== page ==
Folken (Student house), Løkkeveien 24, ☎ 51654444, . 11:00 - 01:30. Folken is by far the cheaper place to drink if you bring your Student Card. The music varies in both genre and loudness. Enjoy the summer in Folkens backyard!low. edit
Bøker og Børst (Books and Booze) (Café), Øvre Holmegate 32, ☎ 51 86 04 76, . 10:00 - 02:00. Definitely the most charming little café in all of Stavanger. Really nice atmosphere and interiors. The eccentrics' favorite. edit
On the western side you will find Checkpoint Charlie, a legendary hangout for rockers and students. It is also home to CCAP, a record label that hold Thomas Dybdahl and Popface in their expanding stable. Though its clientel has gradually gotten younger over the years (now around 18-22), it retains much of its old feel. 2 beers for the price of 1 on Thursdays (Lars Hertervigsgt. 5 4005 Stavanger, tel: 51532245)
Another bar well worth the visit is Cementen. Situated on the third floor of a concrete building alongside the bay, it has a great view of inner city Stavanger. It is easy to find, just look for the cement mixer hanging from the outside wall seven meters above its entrance. The recently added dance floor has resulted in increased popularity. (Nedre Strandgt.25, 4005 Stavanger)
For the see and be seen crowd, Taket is the place to go (Nedre Strandgt. 15, 4005 Stavanger Tel: 51 84 37 01).
With Hall Toll the Stavanger night scene has finally gotten a taste of cosmopolitan jet set, complete with drunken bimbos, obnoxious bouncers with headsets and a separate VIP line at the entrance.
Clubbers are advised to seek out Sting , located next to Valbergstårnet. It is a bit cramped, but they keep great DJs and the atmosphere is inviting. The first floor is cafe style, and basement is a night-club. The rooms to the right when you enter the cafè is traditionally for gay people. If you get tired from dancing there is a lounge area, Indian style, with lots of pillows to lie down on.(Valberget 3, 4006 Stavanger, Tel: 51 89 32 84, email@example.com)
Munken (The Munk) is a traditional bar that serves beer, wine and spirits. Crowd varies a great deal in age (22-72), often many english speakers. Usually not very loud music. Free entrance. Prostebakken -in the Alley by the Dressmann haberdashery.
Nåløyet Bar, Nedre Strandgate 13, ☎ 51 84 37 00, . Nåløyet is the closest thing to an everyday pub with some of the best bartenders in town. The bar is open all days, and get packed on Fridays and Saturdays.edit
Bar Bache, Øvre Holmegate 5, . Perhaps the cheapest Happy Hour in town! Tiny English style pub.edit
Centrum Romutleie, Baldersgata 7 (1,4 km/0,9 miles walk from bus/train station, 2 km/1,25 miles walk from city centre), ☎ +47 97 96 67 57 (17-20 GMT+1), . checkin: 17:00-21:00; checkout: 07:00-09:00. Clean, very basic room rental, one single and one double room available, sharing a bathroom, basic guest kitchen available for preparing breakfast. Single 400, double 500. edit
Mosvangen vandrerhjem, Henrik Ibsens gate 19, ☎ +47 51 54 36 36, . checkin: 16:00-22:00; checkout: 07:00-10:00. Hostel of rather high standard, all bedrooms ensuite, basic guest kitchen. No alcohol allowed. edit
Rogalandsheimen Gjestgiveri, Muségata 18 ((0,4 km/0,25 mile walk from bus/train station, 1 km/0,6 mile walk from city centre)), (fax: +47 51 53 69 36), . checkin: 16:00-22:00; checkout: 07:00-11:00. Typical **(+)-hotel. All rooms with sink, no rooms ensuite, TV lounge with free wireless internet zone. No alcohol allowed. edit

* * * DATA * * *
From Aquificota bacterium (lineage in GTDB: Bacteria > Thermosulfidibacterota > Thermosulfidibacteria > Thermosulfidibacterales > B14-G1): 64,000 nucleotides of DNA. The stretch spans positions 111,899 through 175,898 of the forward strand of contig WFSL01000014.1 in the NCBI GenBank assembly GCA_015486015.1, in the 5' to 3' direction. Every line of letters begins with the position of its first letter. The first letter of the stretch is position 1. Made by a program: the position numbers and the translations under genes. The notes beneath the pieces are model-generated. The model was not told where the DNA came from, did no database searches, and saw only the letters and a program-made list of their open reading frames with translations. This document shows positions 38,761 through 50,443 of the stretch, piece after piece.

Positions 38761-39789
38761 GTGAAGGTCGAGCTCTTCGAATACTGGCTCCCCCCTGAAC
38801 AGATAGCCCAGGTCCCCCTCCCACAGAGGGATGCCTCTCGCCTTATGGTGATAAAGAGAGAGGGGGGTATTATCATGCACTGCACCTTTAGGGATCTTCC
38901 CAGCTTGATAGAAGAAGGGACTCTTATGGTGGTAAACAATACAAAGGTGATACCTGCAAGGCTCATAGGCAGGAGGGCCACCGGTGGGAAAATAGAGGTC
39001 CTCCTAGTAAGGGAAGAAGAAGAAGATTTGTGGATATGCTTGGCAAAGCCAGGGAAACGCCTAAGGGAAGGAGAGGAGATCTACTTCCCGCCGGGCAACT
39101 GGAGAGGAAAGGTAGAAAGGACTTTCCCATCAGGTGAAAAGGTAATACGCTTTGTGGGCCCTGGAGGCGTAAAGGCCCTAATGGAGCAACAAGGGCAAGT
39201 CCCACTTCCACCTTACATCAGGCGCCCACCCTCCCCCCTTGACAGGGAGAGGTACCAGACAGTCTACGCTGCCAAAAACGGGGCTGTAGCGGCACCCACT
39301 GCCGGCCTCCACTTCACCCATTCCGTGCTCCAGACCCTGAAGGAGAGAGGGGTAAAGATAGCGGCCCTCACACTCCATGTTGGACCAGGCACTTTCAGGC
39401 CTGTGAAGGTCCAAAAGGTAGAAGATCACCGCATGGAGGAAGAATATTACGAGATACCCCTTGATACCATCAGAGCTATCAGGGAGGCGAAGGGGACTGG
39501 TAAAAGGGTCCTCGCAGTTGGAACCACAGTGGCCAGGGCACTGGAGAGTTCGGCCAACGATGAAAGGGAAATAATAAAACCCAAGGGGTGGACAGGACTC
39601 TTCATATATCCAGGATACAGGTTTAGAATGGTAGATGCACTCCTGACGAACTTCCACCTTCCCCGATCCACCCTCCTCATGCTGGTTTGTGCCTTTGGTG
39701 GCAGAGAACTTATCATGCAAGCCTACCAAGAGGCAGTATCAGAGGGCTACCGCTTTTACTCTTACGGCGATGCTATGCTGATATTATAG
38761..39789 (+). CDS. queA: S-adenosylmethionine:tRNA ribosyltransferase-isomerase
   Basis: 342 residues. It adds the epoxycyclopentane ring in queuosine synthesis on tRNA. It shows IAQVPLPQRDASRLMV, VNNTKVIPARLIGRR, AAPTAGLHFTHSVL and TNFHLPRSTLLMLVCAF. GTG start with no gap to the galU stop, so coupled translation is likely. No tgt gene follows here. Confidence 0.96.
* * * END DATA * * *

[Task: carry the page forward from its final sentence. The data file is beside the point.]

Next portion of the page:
Stavanger BB, Vikedalsgata 1A ((0,6 km/0,4 mile from bus/train station, 1,2 km/0,75 mile from city centre)), ☎ +47 51 52 25 00. checkin: 16:00-22:00; checkout: 07:00-11:00. Typical **(+)-hotel. No rooms ensuite, all rooms with small TV sets. Single 750-850, double 850-890. edit
St Svithun vandrerhjem, Armauer Hansens vei 20, ☎ phone, . checkin: 16:00-22:00; checkout: 07:00-10:00. Hostel of very high standard, totally comparable to ***-hotel except making your own bed is required. All bedrooms ensuite. Nice cafe and basic guest kitchen. No alcohol allowed. edit
Stavanger Lille Hotell, Madlaveien 7 (0,6 km/0,35 miles walk from bus/train station, 1,2 km/0,75 miles walk from city centre), ☎ +47 51 53 43 27 (fax: +47 51 53 03 81), . checkin: 15:00-21:00; checkout: 08:00-11:00. Typical ***(+)-hotel. Rather large rooms with TV/DVD and high quality beds. Economy rooms smaller, not ensuite, standard **+. Single economy 770, double standard for single use 1420, double economy 940, double standard 1490, double superior 1690, prices pr Dec 2011 and incl breakfast buffet and wireless internet. edit
Havly Hotell, Valberggata 1 (heart of city centre, five minutes walk from bus/train station), ☎ +47 51 93 90 00 (fax: +47 51 93 90 01), . checkin: 15:00; checkout: 12:00. Typical ****(-)-hotel. Rooms with cable TV, telephone, coffee/tea maker, hair dryer, work desk, high quality beds. No alcohol allowed. single standard 1260, twin standard 1360, double standard 1360, prices pr Dec 2011 and incl breakfast buffet and wireless internet. edit
Hotel Maritim, Kongsgata 32 ((three minutes walk from bus/train station, eight minutes walk from city centre), ☎ +47 51 85 05 00, . checkin: 15:00; checkout: 12:00. Typical ****-hotel. Rooms with cable TV, telephone, hair dryer, work desk double standard 1625 (single use 1325), double business 2125 (single use 1825), prices pr Dec 2011 and incl breakfast buffet and wireless internet. edit